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In the post war years, the club continued to play at Shirehaugh. However, the conditions at the ground started to gradually get worse, and the team led by Bill Caird look at other options into where the club could play.

In 1948, the club applied for full membership of the Scottish Rugby Union, which was accepted in May of that year, with the club proposed by Melrose RFC and seconded by Stewart's Rugby Club to join. Musselburgh became the 56th full member of the Union as a result.

On the playing front, the club's most notable performances came on the Sevens Circuit, including winning the Murrayfield Sevens in 1949 in front of 10,000 spectators. 

It was during this time, unfortunately, that the club suffered it's first loss. John Stewart passed away two days after suffering a neck injury in a game in 1948 against Glasgow University. The club did it's best to support the family during this time, hosting a game against the Co-Optmisits on New Year's Day 1949.  

The conversations continued around the playing area for the club. Bill Caird and his team stepped up the search. To their luck, Inveresk Paper Mill were looking to sell the area of Stoneyhill and it's community centre due to the rising cost of running the building. Caird saw the opportunity to use the area as the new pitch, with the grass area in front of the centre being originally used to store railway sleepers, tanks during the War, and esprato grass used by the Paper Mill.

However, undaunted, the club entered a 20 year lease to use the pitch (1951-71), and access to the changing rooms in the Community Centre on Tuesdays, Thursdays and Saturdays. The first match at Stoneyhill was against the Edinburgh District Union on the 11th September 1951. The club would continue to play at Shirehaugh up till 1963, when the new facilities at Pinkie Playing Fields would open up. The club still play games at Pinkie to this day, with Shirehaugh now used as a training ground for The Musselburgh Golf Club.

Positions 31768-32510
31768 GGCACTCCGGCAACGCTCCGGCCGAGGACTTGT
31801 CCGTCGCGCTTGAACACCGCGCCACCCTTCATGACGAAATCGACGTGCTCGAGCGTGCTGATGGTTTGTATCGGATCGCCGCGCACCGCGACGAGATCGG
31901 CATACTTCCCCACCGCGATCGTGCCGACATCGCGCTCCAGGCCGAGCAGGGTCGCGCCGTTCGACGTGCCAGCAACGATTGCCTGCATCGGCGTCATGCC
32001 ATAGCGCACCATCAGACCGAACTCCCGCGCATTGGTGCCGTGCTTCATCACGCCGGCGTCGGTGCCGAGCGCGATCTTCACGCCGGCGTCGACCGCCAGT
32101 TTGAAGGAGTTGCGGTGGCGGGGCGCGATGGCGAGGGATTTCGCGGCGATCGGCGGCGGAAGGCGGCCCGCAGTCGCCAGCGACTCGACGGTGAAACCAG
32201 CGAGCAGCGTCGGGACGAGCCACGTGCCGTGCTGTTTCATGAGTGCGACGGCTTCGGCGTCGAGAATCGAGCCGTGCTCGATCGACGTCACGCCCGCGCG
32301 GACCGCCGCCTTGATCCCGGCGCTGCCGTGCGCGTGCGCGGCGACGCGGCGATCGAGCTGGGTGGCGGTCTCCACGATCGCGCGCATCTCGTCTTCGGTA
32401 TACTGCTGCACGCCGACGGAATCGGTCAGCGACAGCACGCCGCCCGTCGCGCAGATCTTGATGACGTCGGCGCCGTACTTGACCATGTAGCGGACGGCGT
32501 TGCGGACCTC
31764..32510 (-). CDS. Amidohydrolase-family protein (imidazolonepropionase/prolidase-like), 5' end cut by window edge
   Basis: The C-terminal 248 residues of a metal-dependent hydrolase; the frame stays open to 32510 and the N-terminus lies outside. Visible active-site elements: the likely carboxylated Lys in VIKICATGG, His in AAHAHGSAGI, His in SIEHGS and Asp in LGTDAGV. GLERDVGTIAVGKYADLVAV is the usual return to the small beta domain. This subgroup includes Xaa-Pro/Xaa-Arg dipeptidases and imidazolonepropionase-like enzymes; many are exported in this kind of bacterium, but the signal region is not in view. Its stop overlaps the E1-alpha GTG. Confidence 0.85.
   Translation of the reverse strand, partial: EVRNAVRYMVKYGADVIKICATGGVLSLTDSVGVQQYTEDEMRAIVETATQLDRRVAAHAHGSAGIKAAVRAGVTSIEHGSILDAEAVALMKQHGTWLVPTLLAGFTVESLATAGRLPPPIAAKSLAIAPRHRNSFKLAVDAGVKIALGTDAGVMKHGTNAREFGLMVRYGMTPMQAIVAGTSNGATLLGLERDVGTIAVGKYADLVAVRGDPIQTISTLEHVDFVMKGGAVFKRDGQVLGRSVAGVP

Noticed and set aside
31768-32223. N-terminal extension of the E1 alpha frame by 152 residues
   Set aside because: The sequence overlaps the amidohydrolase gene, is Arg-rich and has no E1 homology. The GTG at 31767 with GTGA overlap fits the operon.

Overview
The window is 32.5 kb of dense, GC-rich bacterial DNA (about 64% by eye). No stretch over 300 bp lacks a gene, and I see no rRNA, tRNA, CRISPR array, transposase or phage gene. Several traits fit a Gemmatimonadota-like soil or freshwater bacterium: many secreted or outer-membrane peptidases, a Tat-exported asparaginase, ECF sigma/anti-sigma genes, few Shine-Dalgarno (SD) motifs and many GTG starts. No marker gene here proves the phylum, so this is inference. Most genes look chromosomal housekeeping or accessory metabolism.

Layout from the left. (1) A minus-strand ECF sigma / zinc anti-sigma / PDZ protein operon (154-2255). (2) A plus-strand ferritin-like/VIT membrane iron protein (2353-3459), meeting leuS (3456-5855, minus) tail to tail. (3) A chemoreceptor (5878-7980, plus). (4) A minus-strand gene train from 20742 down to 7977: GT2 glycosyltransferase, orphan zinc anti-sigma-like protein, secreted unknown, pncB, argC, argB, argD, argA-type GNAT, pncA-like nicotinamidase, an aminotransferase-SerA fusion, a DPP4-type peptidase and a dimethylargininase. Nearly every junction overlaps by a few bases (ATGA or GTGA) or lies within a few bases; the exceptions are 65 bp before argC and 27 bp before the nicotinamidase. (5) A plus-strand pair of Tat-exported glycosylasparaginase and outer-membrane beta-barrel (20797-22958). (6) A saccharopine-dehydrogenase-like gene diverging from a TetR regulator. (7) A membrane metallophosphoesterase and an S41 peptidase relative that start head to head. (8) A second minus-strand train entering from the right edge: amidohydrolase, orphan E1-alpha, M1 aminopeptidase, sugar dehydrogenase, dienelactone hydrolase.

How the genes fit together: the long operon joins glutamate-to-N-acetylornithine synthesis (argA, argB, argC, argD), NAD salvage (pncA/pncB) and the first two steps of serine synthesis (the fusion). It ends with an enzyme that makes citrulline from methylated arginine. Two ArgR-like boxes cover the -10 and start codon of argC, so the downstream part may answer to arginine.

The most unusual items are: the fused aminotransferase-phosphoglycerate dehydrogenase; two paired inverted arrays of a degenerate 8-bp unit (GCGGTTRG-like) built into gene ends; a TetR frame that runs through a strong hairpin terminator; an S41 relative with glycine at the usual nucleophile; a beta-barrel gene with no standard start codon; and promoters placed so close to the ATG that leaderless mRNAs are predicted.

1955 would be remembered as the year that wealthy Glaswegian cinema businessman Sir A.B. King became President of the club. He would see this role until his death in 1973.

Also in 1955, the club played a floodlit fixture at Old Meadowbank Stadium against a West Wales XV, widely believed to be the first floodlit match in Scotland. This would inspire the club to later on install floodlights at Stoneyhill, one of the many attractive features of the ground at the time.

The 1960s proved to be a steady period in the club's history, normally finishing around mid table in the Unofficial Championship. This was still a time when international players still played for their club team, with teams such as Hawick and Edinburgh Accies showcasing several Scotland and British and Irish Lions. 

In 1970, after managing to scramble funds from the club had raised enough funds to build its own Clubhouse. The club had £5,000 in the bank, along with a loan of £5,000 from Scottish Rugby. Drybrough Brewery were also approached on the basis that they would be able to supply the club with beer, which was accepted with a £1,000 grant. Harry Williams, a member of the club at the time, drew up plans for the formation of the clubhouse and Dennis of Dalkeith were award the contract to build the Clubhouse. 

The Clubhouse was open in October 1970 and officially opened in February 1971 performed by R. Wilson Shaw, the President of the Scottish Rugby Union. The opening match with the Clubhouse was a narrow draw in the Club's 50th Anniversary match against Hawick.

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